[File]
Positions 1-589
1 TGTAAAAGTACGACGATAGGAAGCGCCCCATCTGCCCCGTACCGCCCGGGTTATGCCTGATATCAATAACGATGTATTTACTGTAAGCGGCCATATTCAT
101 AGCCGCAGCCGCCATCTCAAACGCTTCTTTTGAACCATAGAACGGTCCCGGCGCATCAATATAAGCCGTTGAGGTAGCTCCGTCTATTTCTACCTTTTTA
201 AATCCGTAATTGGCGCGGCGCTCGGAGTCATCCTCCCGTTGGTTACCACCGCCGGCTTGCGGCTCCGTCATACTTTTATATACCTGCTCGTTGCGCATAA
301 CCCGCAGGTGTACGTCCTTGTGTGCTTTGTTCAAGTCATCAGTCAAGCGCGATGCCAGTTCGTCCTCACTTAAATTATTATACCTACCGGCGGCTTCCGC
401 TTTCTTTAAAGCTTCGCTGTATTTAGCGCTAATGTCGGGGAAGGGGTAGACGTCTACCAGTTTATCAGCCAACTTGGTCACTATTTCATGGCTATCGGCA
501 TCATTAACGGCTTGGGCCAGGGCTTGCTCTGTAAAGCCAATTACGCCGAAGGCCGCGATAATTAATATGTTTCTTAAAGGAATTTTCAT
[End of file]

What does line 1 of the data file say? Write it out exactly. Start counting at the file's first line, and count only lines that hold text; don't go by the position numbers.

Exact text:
Positions 1-589